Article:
Insuring vehicles used for your business
If you use your private auto for any business travel, make sure that your existing policy covers any accidents that happen while you’re on business. If you do a lot of business travel in your car, you may want to purchase a separate business automobile policy. If you have subcontractors or employees who use your car, a separate policy is especially important.

Don’t forget disability insurance
When you’re self-employed, a serious accident or illness can have repercussions far beyond the immediate health risk. When you are your only source of income, suddenly becoming incapacitated—even for a month or less—can have serious financial implications.

Although it isn’t a necessity, you should consider disability insurance. Depending on your financial reserves, normal expenses, and risk tolerance, choose a policy that will provide adequate income for either a brief (short-term) or an extended (long-term) period of time—or both.

When looking into any policy, make sure that you understand what the policy does and does not cover, as well as how it defines full and partial disability. Also find out what the contingencies are for your line of work. If you’re a software programmer, for example, find out if there’s a limit on your benefits for that line of work after which you’ll have to retrain for another field.

Workers’ compensation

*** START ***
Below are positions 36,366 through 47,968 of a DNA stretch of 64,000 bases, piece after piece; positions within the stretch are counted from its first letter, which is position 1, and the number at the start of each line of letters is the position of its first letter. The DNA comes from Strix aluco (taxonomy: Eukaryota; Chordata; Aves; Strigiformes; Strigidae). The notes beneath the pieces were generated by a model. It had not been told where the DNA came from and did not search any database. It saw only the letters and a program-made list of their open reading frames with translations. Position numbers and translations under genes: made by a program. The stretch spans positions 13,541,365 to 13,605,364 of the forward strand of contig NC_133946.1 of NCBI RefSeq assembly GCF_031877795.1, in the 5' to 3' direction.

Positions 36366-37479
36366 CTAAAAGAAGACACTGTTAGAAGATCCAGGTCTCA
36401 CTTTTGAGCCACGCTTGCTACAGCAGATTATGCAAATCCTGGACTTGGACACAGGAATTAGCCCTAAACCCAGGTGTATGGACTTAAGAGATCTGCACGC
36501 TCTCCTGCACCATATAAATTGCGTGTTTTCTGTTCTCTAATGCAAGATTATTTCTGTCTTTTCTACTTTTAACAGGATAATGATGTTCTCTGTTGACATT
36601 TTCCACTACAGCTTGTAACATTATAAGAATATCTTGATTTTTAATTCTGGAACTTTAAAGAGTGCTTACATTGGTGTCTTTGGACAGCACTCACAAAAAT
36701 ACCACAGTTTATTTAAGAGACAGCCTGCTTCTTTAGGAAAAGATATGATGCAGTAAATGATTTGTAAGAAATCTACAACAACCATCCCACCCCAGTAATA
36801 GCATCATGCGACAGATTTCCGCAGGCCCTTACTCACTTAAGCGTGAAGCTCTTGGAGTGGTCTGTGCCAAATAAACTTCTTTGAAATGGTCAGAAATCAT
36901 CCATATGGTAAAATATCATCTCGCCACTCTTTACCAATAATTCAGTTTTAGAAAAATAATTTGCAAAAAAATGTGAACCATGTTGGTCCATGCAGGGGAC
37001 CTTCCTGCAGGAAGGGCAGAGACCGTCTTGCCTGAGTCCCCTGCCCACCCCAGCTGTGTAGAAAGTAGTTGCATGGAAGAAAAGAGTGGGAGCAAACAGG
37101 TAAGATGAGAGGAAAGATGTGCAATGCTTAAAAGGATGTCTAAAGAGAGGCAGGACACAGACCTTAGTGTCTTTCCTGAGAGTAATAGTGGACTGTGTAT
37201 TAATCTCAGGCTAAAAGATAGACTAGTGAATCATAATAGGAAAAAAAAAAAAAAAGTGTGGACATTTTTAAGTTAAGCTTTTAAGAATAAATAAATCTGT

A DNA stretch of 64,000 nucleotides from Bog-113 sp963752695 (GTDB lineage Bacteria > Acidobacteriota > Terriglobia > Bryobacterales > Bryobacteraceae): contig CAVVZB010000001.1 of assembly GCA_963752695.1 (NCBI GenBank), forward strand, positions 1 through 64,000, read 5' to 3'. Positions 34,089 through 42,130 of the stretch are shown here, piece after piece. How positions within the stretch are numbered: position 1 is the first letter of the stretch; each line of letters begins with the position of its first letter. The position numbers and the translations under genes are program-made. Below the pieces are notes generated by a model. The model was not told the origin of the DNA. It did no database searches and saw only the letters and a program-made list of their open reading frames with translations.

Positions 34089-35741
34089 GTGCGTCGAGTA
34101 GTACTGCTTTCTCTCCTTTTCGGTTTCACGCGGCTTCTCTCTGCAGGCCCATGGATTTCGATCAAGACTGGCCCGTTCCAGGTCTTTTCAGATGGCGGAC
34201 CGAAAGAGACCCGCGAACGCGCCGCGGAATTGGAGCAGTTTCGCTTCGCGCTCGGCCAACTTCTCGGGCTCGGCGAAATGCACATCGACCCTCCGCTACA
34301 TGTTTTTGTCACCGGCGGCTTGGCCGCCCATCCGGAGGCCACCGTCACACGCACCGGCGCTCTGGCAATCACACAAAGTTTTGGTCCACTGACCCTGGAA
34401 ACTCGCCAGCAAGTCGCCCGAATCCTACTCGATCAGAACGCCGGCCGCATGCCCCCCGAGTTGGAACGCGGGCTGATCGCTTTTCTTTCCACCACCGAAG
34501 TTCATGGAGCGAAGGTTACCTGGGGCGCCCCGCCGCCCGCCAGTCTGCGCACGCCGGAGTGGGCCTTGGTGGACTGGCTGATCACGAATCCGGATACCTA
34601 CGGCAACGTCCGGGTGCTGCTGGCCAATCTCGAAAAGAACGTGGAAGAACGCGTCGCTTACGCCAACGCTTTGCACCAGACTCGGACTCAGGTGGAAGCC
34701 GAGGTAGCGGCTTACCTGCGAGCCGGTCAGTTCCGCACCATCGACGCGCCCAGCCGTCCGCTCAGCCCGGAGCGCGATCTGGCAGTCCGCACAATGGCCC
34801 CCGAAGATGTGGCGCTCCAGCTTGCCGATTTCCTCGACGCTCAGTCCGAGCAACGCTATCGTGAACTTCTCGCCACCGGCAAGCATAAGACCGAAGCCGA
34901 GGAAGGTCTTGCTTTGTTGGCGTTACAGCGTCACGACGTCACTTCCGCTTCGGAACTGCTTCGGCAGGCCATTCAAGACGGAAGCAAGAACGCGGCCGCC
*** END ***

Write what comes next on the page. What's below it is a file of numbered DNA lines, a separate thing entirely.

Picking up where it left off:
If you have any employees, you probably already know that you must have workers’ compensation insurance. You may not know, however, that if you’re incorporated, workers’ comp may also protect you while you’re on the job; check the guidelines for your area.

Finding an agent
Once you consider your insurance needs, you’ll need to find an agent for these policies. First, contact your current home or auto insurance agent. Even if he or she can’t offer the insurance you need, you might get a recommendation for agents who do provide such coverage. Try to find an agent who works with other self-employed professionals. Agents who are accustomed to working only with large companies might not know how to address your questions and concerns.

You can locate a number of agents in your area at the Web site of the Insurance Information Institute. From the home page, click on the Organizations link, then on the Directory of State Insurance Organizations link to see a map of the United States. Click on your state for a list of agents near you. This site also provides information about what to look for with various types of insurance, including business, accident, and fire.

Although it’s a good idea to compare quotes from several policies, don’t let price alone be the factor that determines the policy you buy. Make sure that the company you choose has a good history of claim payments and that they’ll be around for a while.

Keep good records
Last, make sure that you keep good records of what you’re insuring. For all your equipment, track the item, serial number, and the purchase date and amount. It can also be a good idea to keep photo evidence of each piece of equipment. This information should be kept with your other important papers and, preferably, away from your home or office in case of fire. Such a list makes it easier to file claims, as well as keep track of your assets and prepare your taxes.

Also, update your agent whenever your situation changes to ensure that you’re still adequately protected. You should notify your agent of new equipment or any other changes in your insurance scenario. Reevaluate your insurance needs from time to time. For example, if you move into a different specialty, you may find that you now need liability insurance.

Meredith Little wears many hats as a self-employed technical and travel writer, documentation consultant, trainer, business analyst, and photographer.